The Gory Details of the Moodle Performance Issue of August 18, 2010

This post provides more technical details related to the Moodle performance degradation we saw on Wednesday, 8/18. Warning, there is a lot of technical jargon below! This is a narrative of the events as they happened.

Early on the morning of August 18, Daniel L’Hommedieu (member of the DELTA Application Support group) was working to get our report server synchronized with our Moodle database servers. After starting that, he noticed that not only was it not catching up as it should have, it was getting farther and farther behind. He then checked the secondary MySQL server for Moodle and noticed that it, too, was showing a significant lag in its replication and that it was similarly getting farther behind. At this point we also started noticing a significant increase in the time to load pages on each of the Moodle web servers. Page load times went higher than the 10 second threshold on each of the web servers and our monitoring system started letting us know by paging us.

After we started investigating, we noticed the sessions2 table was staying locked and causing a bottleneck for everyone. The purpose of this table is to provide shared information between each of the web servers (most web developers would call these sessions), should one of them go down. We had previously researched InnoDB and we thought that the different database engine could fix the locking we were seeing, so we decided to change the storage engine from MyISAM to InnoDB on that one particular table. This would alleviate the table-level locking problem and allow requests to process in parallel due to the design of InnoDB allowing row-level locking (see This was at the time of the emergency maintenance around noon. We put Moodle in maintenance mode, shut down all the web servers, and waited for the secondary database to catch up with all pending transactions. At this point we issued the change table command and waited for it to complete. Once it was finished, we started the web servers on the web nodes and monitored things for a bit. We took Moodle out of maintenance mode around 12:45. After monitoring for a while we noticed this change did help but affected the situation in a way we hadn’t anticipated.

Upon further monitoring we realized the requests were not waiting on shared locked resources anymore, but were instead processing all at once. This change had the effect of causing a higher load on the MySQL servers and did not really have a positive effect on the page load times. Although the replication between the two MySQL servers improved drastically, this was not the solution we were looking for.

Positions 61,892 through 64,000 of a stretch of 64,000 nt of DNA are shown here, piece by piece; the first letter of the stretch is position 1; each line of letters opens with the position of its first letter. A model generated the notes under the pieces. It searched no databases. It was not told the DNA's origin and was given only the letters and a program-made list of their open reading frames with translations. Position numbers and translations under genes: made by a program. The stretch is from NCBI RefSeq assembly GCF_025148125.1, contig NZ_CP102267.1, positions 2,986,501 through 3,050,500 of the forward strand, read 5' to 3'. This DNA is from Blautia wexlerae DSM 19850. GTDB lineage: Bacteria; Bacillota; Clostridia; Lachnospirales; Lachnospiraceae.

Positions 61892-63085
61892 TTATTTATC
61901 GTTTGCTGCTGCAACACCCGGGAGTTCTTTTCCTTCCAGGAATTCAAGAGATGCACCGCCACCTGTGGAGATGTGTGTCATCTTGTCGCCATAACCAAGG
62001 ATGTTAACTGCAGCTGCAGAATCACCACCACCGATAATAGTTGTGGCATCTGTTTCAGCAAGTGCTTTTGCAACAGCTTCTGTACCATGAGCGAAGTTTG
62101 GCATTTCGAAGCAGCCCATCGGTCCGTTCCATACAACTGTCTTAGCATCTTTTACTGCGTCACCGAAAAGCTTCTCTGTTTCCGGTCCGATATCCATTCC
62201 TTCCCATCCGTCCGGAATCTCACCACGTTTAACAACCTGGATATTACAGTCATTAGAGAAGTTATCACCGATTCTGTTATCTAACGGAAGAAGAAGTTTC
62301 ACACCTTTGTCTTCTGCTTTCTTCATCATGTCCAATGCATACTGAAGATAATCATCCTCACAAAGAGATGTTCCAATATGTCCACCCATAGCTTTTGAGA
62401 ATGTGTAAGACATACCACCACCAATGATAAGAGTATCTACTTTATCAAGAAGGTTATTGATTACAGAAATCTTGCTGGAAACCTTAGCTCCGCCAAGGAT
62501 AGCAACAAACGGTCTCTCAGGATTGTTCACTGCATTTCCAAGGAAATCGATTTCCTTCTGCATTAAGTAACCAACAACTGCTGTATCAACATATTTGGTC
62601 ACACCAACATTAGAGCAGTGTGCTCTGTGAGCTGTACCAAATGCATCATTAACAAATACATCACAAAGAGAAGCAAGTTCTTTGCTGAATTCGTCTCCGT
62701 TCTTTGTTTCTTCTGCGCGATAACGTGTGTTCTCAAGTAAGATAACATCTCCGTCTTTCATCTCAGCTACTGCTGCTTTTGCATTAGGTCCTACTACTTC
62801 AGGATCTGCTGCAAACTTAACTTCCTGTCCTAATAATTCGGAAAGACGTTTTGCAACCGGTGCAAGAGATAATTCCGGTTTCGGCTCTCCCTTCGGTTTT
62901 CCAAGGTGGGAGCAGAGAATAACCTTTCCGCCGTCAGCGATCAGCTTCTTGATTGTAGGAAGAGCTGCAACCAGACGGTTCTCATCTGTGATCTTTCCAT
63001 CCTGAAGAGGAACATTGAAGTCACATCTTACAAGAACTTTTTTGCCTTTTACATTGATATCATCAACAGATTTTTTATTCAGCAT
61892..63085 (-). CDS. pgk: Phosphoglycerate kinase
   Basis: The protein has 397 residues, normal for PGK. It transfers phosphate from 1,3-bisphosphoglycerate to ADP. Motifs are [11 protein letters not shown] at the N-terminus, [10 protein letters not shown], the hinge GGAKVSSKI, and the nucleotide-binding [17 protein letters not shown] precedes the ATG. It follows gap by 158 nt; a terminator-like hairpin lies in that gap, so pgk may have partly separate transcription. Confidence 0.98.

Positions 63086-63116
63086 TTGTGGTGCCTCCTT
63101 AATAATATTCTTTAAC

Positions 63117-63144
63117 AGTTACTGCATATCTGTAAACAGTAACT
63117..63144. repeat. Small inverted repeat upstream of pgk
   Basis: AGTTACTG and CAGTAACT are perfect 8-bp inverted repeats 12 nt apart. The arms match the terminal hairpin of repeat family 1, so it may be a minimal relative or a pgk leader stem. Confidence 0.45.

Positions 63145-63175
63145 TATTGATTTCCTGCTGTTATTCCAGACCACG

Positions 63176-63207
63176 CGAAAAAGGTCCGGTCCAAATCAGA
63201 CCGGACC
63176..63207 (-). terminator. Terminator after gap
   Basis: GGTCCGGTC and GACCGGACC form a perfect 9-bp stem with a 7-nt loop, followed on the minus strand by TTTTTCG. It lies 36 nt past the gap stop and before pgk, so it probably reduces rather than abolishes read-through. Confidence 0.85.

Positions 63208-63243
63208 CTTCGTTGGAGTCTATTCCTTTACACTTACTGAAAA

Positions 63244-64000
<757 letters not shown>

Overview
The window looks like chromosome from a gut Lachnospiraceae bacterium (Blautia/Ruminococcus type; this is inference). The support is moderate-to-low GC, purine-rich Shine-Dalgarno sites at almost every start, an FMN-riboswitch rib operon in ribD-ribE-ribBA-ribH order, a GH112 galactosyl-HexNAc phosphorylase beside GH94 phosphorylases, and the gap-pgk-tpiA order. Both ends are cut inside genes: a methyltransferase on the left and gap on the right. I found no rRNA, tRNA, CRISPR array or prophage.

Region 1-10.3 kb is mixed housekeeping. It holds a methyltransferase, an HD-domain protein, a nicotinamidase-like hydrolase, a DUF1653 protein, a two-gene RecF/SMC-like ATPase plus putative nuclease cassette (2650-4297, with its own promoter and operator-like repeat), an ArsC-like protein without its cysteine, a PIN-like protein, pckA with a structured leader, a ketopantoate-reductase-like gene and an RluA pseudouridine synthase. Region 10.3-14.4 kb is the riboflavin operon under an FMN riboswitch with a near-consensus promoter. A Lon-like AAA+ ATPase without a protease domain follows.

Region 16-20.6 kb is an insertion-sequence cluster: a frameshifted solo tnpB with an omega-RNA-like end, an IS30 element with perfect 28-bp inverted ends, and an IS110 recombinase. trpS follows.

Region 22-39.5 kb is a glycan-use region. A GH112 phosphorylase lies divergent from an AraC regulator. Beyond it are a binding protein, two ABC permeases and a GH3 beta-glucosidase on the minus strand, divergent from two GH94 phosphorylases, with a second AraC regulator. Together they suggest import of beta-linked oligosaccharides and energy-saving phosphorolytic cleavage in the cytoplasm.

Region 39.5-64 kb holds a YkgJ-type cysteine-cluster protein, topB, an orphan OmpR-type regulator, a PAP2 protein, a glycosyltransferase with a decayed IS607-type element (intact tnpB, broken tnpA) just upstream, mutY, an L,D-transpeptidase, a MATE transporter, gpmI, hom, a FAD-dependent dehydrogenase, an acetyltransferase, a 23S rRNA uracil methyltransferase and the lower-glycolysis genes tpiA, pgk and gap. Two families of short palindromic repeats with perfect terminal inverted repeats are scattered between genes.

At the same time these changes were being made, my colleague Jeff Webster was doing research on the various Moodle forums to see if there was another cause or a better solution. Jeff found an entry on the Moodle forums that seemed directly related to the problem we were seeing (see and To sum up, every hit to Moodle was causing a complete table scan of the sessions2 table, some 20,000 rows, instead of a much quicker direct look-up (if the select statement were correct and used the correct table indexes). After Jeff and I looked at the suggested code fix, we decided it was worth making this change to see if we could get a performance increase and created a patch file. The code in question really seemed to be a bug, even though the discussion in the forum seemed to suggest it wasn’t a bug at all. We took a web server from the load balancer pool to separate it from the production cluster and made the code change. We immediately noticed a dramatic performance increase in page load times. After a little more testing we decided it was worth pushing the code out to the rest of the web servers since there was minimal risk (the code change was an adjustment to the WHERE clause from a binary match to a simple equals).

Since this update, there have not been any of the performance issues we saw on the 18th. Average page load times have dropped 60 percent, even with increased load. We will keep watching the situation, but it appears that we have solved the major issue we saw on the first day of classes.

We’re very happy to have been able to solve this problem and apologize for any inconvenience the problem caused.


– The session information is stored on the web server using the session identifier (session ID) generated as a result of the first (sometimes the first authenticated) request from the end user running a web browser. The “storage” of session IDs and the associated session data (user name, account number, etc.) on the web server is accomplished using a variety of techniques including, but not limited to: local memory, flat files, and databases.

– A technique used in database management systems, where a row is locked for writing to prevent other users from accessing data being while it is being updated.

– A technique used in database management systems, where an entire table is locked while data in it is being updated.